In 2001, Cruzado et al. reported a prevalence of de novo MPGN and MGN in HCV+ve kidney recipients of 45.4% and 18.2%, respectively, versus a lower rate in HCVve recipients of 5.7% and 7.7%, respectively. These data have been confirmed in 2006 by Ozdemir et al. who reported a prevalence of de novo GN in HCV-infected recipients of 34%, compared to 6.6% in HCVve recipients. In both studies, this higher prevalence of autoimmune GN was associated with a poor graft outcome, even worse than de novo GN in HCVve.

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Getting A Kidney Transplant From A Person Who Has Hepatitis C When You Don’t Have Hepatitis C

Within the last few years, there have been a few cases where doctors transplant a hepatitis C-infected kidney into the body of a person without hepatitis C. This means that when you receive your new kidney, you will probably become infected with hepatitis C. But once you receive your new kidney, you will be treated with drugs to cure the hepatitis C.

The health of people who receive a kidney transplant is better than the health of people on long-term dialysis. Hepatitis C can be cured without too many side effects. This makes getting a kidney transplant the top priority.

Researchers are still studying this type of transplant, but it has shown very positive results for patients who have had it done so far.

Is Pregnancy Safe For Kidney Transplant Recipients With Chronic Hepatitis C Virus Nfection An Updated Review

Ethem Unal1*, Abdullah Yildiz1, Sema Yuksekdag1, Aysun Firat2 and Nevin Yilmaz3

1Department of Surgery, Health Sciences University, Umraniye Education and Research Hospital, Turkey

2Department of Obstetrics & Gynecology, Health Sciences University, Istanbul Education and Research Hospital, Turkey

3Department of Gastroenterology and Hepatology, Medical Faculty, Eastern Mediterranean University, Magosa, Turkish Republic of Northern Cyprus

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Transplanting Hepatitis Cpositive Kidneys Appears Safe And Effective

A recent study found that transplanting such kidneys and then treating the recipient for hep C worked well.

People waiting for a kidney transplant may do well to receive such an organ from a donor with hepatitis C virus , MedPage Today reports. A recent small study found that doing so and then treating the recipient with direct-acting antivirals was safe and effective.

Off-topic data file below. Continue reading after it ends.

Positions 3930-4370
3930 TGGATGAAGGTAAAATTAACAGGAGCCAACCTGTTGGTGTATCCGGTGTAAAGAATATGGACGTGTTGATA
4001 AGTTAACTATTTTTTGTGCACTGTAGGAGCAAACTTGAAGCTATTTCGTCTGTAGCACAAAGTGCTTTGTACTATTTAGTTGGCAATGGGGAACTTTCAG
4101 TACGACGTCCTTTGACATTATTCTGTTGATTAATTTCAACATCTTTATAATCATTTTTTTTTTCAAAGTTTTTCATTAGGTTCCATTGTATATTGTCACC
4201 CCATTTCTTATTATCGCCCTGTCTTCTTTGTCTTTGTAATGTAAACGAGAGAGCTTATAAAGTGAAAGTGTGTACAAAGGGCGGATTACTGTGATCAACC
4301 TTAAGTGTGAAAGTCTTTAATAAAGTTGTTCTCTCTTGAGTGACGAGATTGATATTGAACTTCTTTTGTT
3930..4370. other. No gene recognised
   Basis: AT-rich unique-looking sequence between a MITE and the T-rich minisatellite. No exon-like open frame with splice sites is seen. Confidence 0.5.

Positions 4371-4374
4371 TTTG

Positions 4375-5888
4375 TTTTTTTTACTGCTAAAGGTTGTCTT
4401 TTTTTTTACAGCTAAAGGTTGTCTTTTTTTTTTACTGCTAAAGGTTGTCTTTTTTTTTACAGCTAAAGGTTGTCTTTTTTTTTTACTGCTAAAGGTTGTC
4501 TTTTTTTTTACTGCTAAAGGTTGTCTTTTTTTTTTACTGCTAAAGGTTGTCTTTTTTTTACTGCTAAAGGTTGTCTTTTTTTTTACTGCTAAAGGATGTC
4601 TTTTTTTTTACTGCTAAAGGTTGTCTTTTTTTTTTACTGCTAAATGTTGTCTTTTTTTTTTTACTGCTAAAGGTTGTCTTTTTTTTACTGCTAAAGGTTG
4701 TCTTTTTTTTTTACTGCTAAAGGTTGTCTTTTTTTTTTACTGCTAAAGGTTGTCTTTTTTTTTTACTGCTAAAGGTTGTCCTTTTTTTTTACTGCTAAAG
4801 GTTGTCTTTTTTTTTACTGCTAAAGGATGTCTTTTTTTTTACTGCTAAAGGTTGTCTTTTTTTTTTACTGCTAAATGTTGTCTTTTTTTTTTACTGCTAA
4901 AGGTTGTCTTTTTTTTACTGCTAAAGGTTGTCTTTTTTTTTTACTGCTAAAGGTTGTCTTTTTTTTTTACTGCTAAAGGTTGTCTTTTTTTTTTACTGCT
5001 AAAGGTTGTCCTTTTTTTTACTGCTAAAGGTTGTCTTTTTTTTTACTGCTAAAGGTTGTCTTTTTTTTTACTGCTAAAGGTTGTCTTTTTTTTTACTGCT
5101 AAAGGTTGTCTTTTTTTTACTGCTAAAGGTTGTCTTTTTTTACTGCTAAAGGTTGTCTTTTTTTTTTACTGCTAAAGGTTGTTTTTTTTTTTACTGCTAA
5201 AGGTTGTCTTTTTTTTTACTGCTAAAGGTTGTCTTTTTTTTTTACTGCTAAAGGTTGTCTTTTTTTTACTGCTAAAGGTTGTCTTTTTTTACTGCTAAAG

Publishing their findings in the Annals of Internal Medicine, researchers conducted a study of 20 HCV-negative individuals who were awaiting a kidney transplant. They received kidneys from 15 different HCV-positive donors. Ten of the participants were enrolled in the THINKER-1 study, and the other 10 were enrolled in the EXPANDER study.

After they received their kidneys, most of the participants were treated with 12 weeks of Zepatier. Three of the participants had hep C with mutations associated with resistance to NS5A inhibitor DAAs, so they received 16 weeks of Zepatier plus ribavirin according to protocol. All participants were treated with standard immunosuppression therapy to prevent rejection of their new organ.

All participants achieved a sustained virologic response 12 weeks after completing DAA therapy .

As for creatinine levels , six months post-surgery the results for both HCV-positive and -negative individuals were a respective 1.2 and 1.2 milligrams per deciliter. Twelve months post-surgery the results were a respective 1.1 and 1.1 mg/dl.

To read a press release about the study, .

Kidney Transplant From Hepatitis C Donor

Kidney Transplant in Patients with Hepatitis C: The Elliott Stevens Story

Sometimes waiting for a kidney transplant takes a long time as long as 5-10 years. So, some people accept a kidney with hepatitis C to help them get transplanted sooner.

Hepatitis C is a curable virus that causes liver disease. It can be cured 97 times out of 100 with medication. The virus will not harm your liver once you are cured. It also will not harm your new kidney.

Learn more about accepting a kidney with hepatitis C by watching the below video.

Register for an informational webinar on Wednesday, June 9, 2021 at 6:00 p.m.

Please contact your pre-transplant coordinator with any questions.

In This Section:

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Future Considerations For United Kingdom Application

Real world data from the US has demonstrated that outside of clinical trials, where regimens are supplied by manufacturers or funding for DAA therapy is guaranteed, there have been difficulties in acquiring approval from insurers following HCV transmission . Many funders are reluctant to provide cover for a pre-emptive or prophylactic DAA regimen and subsequently favour transmit and treat approaches . Consequently, this has led to delays in treatment . Such delays have the potential to induced sequelae of HCV infection, with serious implications such as fibrosing cholestatic hepatitis . It should be noted that treatment failure has the potential to induce devastating complications including graft loss. Concerns have also been raised regarding the increased risk of the development of BK viraemia and cytomegalovirus and severe cases have coincided with the formation of de novo donor specific antibodies . Studies to date have not noted significant difference in the prevalence of such viral complications, but when such events occur, the severity has been increased . Consequently, thorough surveillance strategies will be required.